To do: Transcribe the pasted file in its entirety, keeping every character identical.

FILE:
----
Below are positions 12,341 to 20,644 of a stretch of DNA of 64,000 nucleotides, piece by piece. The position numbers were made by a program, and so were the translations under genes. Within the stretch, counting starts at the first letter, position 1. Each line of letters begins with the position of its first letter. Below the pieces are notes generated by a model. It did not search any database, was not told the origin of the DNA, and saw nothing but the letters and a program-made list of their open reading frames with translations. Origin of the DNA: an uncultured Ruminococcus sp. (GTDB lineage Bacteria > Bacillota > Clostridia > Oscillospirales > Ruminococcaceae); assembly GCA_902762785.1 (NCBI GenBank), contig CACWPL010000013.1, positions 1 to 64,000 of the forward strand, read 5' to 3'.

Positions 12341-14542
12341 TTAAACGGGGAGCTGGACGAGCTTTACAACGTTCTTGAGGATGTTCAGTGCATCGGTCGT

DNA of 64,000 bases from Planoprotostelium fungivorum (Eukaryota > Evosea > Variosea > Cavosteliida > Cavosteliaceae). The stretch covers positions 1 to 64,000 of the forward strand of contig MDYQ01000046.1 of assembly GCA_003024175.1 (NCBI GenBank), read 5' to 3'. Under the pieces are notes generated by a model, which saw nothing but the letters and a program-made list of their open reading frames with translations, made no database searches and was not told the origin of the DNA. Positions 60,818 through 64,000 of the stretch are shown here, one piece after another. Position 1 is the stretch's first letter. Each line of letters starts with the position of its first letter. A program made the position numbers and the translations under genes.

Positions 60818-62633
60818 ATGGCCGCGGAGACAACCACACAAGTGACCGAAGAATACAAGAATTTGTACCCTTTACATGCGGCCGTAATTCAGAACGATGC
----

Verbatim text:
Below are positions 12,341 to 20,644 of a stretch of DNA of 64,000 nucleotides, piece by piece. The position numbers were made by a program, and so were the translations under genes. Within the stretch, counting starts at the first letter, position 1. Each line of letters begins with the position of its first letter. Below the pieces are notes generated by a model. It did not search any database, was not told the origin of the DNA, and saw nothing but the letters and a program-made list of their open reading frames with translations. Origin of the DNA: an uncultured Ruminococcus sp. (GTDB lineage Bacteria > Bacillota > Clostridia > Oscillospirales > Ruminococcaceae); assembly GCA_902762785.1 (NCBI GenBank), contig CACWPL010000013.1, positions 1 to 64,000 of the forward strand, read 5' to 3'.

Positions 12341-14542
12341 TTAAACGGGGAGCTGGACGAGCTTTACAACGTTCTTGAGGATGTTCAGTGCATCGGTCGT

DNA of 64,000 bases from Planoprotostelium fungivorum (Eukaryota > Evosea > Variosea > Cavosteliida > Cavosteliaceae). The stretch covers positions 1 to 64,000 of the forward strand of contig MDYQ01000046.1 of assembly GCA_003024175.1 (NCBI GenBank), read 5' to 3'. Under the pieces are notes generated by a model, which saw nothing but the letters and a program-made list of their open reading frames with translations, made no database searches and was not told the origin of the DNA. Positions 60,818 through 64,000 of the stretch are shown here, one piece after another. Position 1 is the stretch's first letter. Each line of letters starts with the position of its first letter. A program made the position numbers and the translations under genes.

Positions 60818-62633
60818 ATGGCCGCGGAGACAACCACACAAGTGACCGAAGAATACAAGAATTTGTACCCTTTACATGCGGCCGTAATTCAGAACGATGC